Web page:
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Aspen Artist Jody Guralnick Brings ‘First Words Of The Earth’ To Denver Botanic Gardens

Courtesy Jody Guralnick
Aspen artist Jody Guralnick’s exhibition “Prima Lingua: First Words of the Earth'' is now on display at the Denver Botanic Gardens’ Freyer-Newman Center. The show runs through March 14.";s:3:

Aspen-area artist Jody Guralnick is one of the first exhibiting artists in the Denver Botanic Gardens’ Freyer-Newman Center. The center is the final piece of the organization’s $116 million redevelopment plan that has taken a decade to come to fruition. The indoor-outdoor space encompasses 100,000 square feet of classrooms, art galleries, research labs and a library billed as “a physical manifestation of the Gardens’ celebration of the fusion of science and art.” 

The pandemic delayed the center’s grand opening last spring, and since then, the building has been opening in phases in accordance with public health orders. Now that visitors have finally started streaming in, they will see a collection of paintings and sculpture that belongs to Guralnick. Her exhibition, “Prima Lingua: First Words of the Earth,” opened last week after also being delayed due to the COVID-19 pandemic.

Guralnick’s work encompasses the smaller bits and pieces she finds on hikes around her home and studio in Castle Creek. 

“I’m very inspired by all these small building blocks, like lichens and I love seedheads, and flower heads,” she said. “I’m sort of out every day with my magnifying loop, looking at what I can find to look at.”

Like a scientist, she classifies her foraged finds through different artistic mediums. Tiny shells are used to cover a delicately curved vase, and flora and fauna become colorful imprints painted on to panels. Pinecone scales become the thatched roof for a miniature porcelain figure. Each piece taps into the mycelial network that roots trees to the fungi growing beneath the forest floor.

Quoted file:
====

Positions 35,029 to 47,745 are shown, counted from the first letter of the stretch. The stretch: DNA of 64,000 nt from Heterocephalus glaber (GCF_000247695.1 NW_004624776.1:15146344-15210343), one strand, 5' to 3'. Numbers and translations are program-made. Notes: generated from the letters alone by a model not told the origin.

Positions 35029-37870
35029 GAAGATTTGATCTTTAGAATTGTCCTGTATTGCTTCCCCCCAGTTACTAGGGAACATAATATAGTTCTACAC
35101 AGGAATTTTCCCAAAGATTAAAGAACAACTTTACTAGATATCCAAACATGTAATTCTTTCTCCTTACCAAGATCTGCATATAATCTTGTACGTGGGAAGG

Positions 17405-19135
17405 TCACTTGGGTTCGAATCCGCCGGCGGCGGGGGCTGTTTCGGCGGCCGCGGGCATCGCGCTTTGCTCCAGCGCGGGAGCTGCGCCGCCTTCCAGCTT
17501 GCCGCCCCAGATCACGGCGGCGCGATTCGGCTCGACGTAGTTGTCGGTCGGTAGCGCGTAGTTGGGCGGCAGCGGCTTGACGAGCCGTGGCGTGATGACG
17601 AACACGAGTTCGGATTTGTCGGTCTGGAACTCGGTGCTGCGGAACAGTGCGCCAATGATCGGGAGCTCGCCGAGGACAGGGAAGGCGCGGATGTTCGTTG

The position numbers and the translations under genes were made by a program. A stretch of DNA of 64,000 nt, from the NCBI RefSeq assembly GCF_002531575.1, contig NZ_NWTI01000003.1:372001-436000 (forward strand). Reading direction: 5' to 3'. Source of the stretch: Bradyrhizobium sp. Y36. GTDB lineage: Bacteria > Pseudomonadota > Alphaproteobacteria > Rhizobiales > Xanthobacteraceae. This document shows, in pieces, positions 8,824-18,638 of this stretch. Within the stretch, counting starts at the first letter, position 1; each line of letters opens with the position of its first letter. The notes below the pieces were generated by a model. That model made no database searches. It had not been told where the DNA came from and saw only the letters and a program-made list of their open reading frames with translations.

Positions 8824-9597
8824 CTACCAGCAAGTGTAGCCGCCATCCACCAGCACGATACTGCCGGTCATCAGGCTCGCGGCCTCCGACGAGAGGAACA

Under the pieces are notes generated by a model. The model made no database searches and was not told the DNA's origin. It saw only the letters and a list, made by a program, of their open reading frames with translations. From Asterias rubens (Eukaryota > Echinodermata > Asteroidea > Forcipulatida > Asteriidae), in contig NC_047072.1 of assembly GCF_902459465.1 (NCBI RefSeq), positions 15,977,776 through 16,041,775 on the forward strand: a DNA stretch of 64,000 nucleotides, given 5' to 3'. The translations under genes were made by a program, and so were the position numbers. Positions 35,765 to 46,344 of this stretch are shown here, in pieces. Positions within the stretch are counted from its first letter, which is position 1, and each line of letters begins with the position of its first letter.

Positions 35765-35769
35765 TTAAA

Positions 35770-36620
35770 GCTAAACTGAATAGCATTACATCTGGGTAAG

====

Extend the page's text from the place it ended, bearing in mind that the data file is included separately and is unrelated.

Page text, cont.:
“I love great botanical illustrations, but that’s not what I want to do,” Guralnick said. “I want to talk about the sensation of understanding that we’re all connected. Everything is connected.” 

Guralnick said she hopes her interpretation of that connection gives viewers a bigger picture of the earth’s beauty, right down to its microscopic level. The impacts of climate change have also more recently resonated in her work.

“I keep thinking my role as an artist is to have a voice in climate change, and specifically to say here are these tiny building blocks that are exquisitely beautiful, so complex, so fascinating, and if you don’t look at them, you can’t try and preserve them,” she said.

“Prima Lingua: First Words of the Earth” is on display at the Freyer-Newman Center through March 14, and tickets are available at the Denver Botanic Gardens’ website.



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